Seriously, I’m lurking in this thread only for your beautiful “self-help guru on a late-night television” motivational speeches. I wish I had a teacher like this when I was starting with Japanese :smiley:

As for Japanese the Manga Way, it doesn’t seem like it has whole stories? Panels come from real manga, but they are detached from the bigger narrative?


That is correct.

Have you ever read newspaper comics, such as Garfield, where you get a three or four panel comic every day (double length on Sundays)? Some newspaper comics are “slice-of-life”, where every strip is disconnected from the rest (maybe with a theme running throughout the week). Others have clear long-running storylines, such as Sally Forth. But even then, a single day’s strip has to stand completely on its own.

Here's an example.

I think the comics used in Japanese the Manga Way were in a similar format in their original publication. (I could be wrong.) If that’s the case, then there are only two things you need to know to understand a single panel: context provided one or two panels prior, and (possibly) context of the running storyline.

In both cases, Japanese the Manga Way gives you enough context. Several chapters in, I feel I know quite a bit about the lady who’s growing a rare type of rice to use in her brewery, and I feel as if I’ve been there for the various struggles she’s encountered, such as bad weather threatening her crop. The author of the book does a great job of filling in this context as needed.


Is it just volume 1 of the book being read? or all volumes for this thread?

Even if it is too easy, what better way to start than with a manga? =D

It’s just the first volume, but if there’s enough interest, a spin-off club can be created to read the other three volumes.

I don’t know how many people who polled as interested in reading along will join in, but if even 6% of respondents reach the end of book one and want to keep going, that’d be more than enough people for a spin-off club.


Sounds like that might be 夏子の酒


Hi all! I’m really looking forward to starting to read this, or maybe I should say attempting. I’ve not been learning Japanese that long.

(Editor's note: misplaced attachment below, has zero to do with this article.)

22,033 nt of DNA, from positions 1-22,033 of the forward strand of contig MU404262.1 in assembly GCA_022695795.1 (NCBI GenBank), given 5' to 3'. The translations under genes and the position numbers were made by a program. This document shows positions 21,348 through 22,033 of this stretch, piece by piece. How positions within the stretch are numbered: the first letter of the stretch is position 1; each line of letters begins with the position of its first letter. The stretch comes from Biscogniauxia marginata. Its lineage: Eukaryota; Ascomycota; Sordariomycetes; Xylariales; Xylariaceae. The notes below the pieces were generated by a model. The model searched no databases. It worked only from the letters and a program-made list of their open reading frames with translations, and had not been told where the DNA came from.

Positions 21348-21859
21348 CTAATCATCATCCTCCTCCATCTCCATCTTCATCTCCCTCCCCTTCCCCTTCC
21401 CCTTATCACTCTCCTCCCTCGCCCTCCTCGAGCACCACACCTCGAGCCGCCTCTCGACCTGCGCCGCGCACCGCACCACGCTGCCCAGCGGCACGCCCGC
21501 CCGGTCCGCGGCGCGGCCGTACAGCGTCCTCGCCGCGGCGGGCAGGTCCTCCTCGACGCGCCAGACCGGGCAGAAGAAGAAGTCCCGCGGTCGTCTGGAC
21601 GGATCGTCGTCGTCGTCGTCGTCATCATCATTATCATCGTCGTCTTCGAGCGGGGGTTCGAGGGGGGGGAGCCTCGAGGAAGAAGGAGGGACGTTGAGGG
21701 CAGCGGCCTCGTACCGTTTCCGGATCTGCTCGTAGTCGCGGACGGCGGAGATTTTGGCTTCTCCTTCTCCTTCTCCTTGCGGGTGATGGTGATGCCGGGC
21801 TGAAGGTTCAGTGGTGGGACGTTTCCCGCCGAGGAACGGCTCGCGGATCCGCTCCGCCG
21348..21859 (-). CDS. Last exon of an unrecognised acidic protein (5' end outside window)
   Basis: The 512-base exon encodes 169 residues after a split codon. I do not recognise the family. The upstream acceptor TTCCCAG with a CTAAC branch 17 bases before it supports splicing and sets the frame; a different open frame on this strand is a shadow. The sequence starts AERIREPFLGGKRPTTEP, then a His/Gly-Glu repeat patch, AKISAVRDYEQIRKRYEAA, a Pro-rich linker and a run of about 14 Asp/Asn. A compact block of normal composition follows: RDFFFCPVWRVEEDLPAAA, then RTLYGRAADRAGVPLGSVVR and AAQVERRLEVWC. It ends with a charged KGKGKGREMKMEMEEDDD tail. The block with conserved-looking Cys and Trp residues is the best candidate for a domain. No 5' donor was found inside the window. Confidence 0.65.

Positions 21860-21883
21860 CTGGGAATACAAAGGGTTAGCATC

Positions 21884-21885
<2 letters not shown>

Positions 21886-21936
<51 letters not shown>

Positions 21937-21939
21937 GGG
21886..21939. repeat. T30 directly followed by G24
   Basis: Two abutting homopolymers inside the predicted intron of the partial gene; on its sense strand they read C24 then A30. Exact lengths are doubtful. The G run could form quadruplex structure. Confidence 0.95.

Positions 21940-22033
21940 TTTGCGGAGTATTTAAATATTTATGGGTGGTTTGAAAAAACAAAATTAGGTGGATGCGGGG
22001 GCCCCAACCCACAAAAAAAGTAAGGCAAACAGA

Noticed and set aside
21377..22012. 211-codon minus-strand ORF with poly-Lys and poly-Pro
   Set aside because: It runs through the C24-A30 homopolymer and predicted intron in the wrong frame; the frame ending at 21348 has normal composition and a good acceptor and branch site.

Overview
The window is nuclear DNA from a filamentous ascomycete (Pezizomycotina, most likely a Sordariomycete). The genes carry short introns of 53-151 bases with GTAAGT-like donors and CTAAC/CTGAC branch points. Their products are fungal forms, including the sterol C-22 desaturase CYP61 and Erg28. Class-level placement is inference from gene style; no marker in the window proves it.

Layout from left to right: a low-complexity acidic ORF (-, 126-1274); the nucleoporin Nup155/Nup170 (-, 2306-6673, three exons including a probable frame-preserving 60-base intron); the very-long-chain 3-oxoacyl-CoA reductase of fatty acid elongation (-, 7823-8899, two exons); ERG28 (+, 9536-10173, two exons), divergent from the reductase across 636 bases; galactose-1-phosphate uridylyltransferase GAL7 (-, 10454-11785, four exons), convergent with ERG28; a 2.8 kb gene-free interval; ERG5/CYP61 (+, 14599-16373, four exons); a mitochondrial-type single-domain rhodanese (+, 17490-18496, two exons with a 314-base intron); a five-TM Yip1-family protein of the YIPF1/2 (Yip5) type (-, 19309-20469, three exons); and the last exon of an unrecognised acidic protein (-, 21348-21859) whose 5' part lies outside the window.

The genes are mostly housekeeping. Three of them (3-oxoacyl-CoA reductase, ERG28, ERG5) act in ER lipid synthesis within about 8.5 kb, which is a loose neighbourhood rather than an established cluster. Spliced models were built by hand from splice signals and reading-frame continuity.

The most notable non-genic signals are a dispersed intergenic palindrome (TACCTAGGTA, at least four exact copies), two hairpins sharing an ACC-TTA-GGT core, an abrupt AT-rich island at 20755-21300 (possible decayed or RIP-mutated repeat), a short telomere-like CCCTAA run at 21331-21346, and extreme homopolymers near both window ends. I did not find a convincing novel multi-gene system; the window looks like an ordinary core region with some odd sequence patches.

Spent most time so far getting a groundwork in vocab so I’m trying to shift more now to grammar. Don’t know if my lack of grammar knowledge at this stage will be my undoing but I’m hoping that by starting to read real things alongside my studies that it will start to cement it all in my mind. Let’s find out!

I’ve not seen Satori Reader before but it looks really smart. And it links your kanji knowledge in to WK as well which is a real bonus in getting the level right.


That’s the one! I have zero interest in reading the series, but I’m enjoying following the bits of pieces of context given with each scene shown for grammar examples in Japanese the Manga Way.

You stand to make a lot of progress if you can dedicate time every day to:

  • Read two pages.
  • Look up any vocabulary you don’t know.
  • Ask on the book club thread for help with anything you don’t understand.
  • Read each question and answers in the thread.

If you can’t dedicate time every day, you’ll want to aim for three to four pages on the days you can.

You may find some grammar is too difficult to grasp what’s being said, even with help. I know I did with some of the early manga I read. It’s okay to “cheat” by getting an English translation in the thread, so you can move on to reading the next page. You’ll see that grammar used again later, and over time (with more exposure) it will become easier to understand.

Reaching the end of the volume will be more important than understanding all the grammar, so long as you are learning some grammar along the way. It’s the same as how you don’t need to memorize every word you see. If they’re common, you’ll see them again in the near future. There is no limit of manga (and other native Japanese material) from which to continue improving your grammar understanding (and vocabulary recognition) over time.


Guys I’m really excited we are starting soon :smiley: